We've seen plenty of optical illusions here at Creative Bloq, but they're usually found among the corridors of TikTok, Twitter and the like. It isn't often that one pops up somewhere as illustrious as the cover of a world-famous news publication – but Time magazine's latest features a classic 'stare at the dot' illusion with a shocking twist.
Designed by Olafur Eliasson, the latest cover is actually two covers. The first features an 'overheated' earth in orange and red tones. But if the viewer stares at the green heart in the middle then flips the page, they're in for a surprise. (Looking for inspiration? Check out the best optical illusions of all time.)
When the viewer flips to the blank page after staring at the heart for 12 seconds, they can “re-imagine our overheated planet in the greens and blues that are the colours of a healthy earth." As Time puts it, the new issue’s cover is "the first one where the viewer’s eyes create the image." The cover was conceived to speak to the intensity of the current climate situation in the run-up to the COP27 conference.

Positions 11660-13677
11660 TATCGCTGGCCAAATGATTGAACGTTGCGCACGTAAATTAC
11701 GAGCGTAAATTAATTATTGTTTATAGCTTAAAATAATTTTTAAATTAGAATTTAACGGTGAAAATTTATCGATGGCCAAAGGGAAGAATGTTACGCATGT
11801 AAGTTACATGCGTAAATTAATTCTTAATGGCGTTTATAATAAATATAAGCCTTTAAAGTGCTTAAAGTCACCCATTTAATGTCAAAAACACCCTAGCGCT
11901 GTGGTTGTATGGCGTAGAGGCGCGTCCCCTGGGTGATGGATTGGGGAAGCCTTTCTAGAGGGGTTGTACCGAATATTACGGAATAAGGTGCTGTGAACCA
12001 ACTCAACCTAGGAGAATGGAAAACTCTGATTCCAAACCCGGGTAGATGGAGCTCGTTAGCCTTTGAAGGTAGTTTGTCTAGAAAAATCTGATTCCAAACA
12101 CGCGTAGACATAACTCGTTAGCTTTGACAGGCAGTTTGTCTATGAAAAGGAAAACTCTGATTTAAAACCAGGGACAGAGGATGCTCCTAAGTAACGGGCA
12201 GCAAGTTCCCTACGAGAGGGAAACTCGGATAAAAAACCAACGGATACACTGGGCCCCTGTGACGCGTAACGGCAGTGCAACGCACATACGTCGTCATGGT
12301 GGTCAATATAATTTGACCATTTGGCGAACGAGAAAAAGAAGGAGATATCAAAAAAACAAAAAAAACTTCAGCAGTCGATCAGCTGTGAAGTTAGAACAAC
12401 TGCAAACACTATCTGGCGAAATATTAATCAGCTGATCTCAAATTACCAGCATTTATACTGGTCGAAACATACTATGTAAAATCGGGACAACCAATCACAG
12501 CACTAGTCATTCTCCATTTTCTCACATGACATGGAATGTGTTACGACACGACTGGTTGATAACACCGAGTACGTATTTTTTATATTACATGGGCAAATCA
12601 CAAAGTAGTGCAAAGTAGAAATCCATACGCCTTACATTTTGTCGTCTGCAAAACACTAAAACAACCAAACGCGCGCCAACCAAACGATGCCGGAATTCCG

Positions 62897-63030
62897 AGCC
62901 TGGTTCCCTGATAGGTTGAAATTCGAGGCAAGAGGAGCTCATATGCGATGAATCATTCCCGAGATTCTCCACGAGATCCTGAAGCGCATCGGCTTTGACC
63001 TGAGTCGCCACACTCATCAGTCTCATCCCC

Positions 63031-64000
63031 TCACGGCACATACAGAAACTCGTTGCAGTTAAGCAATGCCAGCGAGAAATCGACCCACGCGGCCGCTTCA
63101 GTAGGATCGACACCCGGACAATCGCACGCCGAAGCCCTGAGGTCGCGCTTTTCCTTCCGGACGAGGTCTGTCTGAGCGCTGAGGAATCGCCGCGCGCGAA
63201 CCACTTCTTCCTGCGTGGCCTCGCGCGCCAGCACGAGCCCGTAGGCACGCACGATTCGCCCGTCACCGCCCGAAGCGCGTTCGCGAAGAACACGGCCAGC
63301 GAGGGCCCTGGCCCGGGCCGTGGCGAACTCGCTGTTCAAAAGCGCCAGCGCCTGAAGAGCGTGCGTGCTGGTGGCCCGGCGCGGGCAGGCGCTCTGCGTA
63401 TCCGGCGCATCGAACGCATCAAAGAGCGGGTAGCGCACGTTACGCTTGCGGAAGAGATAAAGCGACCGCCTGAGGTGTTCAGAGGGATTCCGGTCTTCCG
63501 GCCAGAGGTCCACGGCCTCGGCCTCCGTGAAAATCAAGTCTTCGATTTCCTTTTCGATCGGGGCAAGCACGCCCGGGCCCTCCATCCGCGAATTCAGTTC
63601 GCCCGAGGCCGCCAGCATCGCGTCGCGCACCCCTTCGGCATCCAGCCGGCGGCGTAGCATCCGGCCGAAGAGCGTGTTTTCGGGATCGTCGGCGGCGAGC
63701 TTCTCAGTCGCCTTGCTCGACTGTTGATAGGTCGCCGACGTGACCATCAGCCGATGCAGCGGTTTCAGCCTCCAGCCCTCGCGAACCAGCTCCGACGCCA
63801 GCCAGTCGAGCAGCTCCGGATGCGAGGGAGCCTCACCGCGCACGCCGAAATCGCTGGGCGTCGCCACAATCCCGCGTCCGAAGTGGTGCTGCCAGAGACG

On Time's website, Eliasson explains the effect. "An afterimage is basically created within your own perceptual apparatus—by your eyes and brain, that is—whenever you look at something. You don’t generally see or notice them unless you look at something for a long time and then turn away to look at a blank surface,” he says. “The colours that you then see—the colours that are produced on your retinas—are, generally speaking, the complements of the colours printed in the image: blue for orange, red for green, and so on.”
We've seen plenty of bold and brilliant covers from Time over the last few years, including another climate change design, and the time the magazine replaced its logo. For more design inspiration, take a look at the best print ads of all time.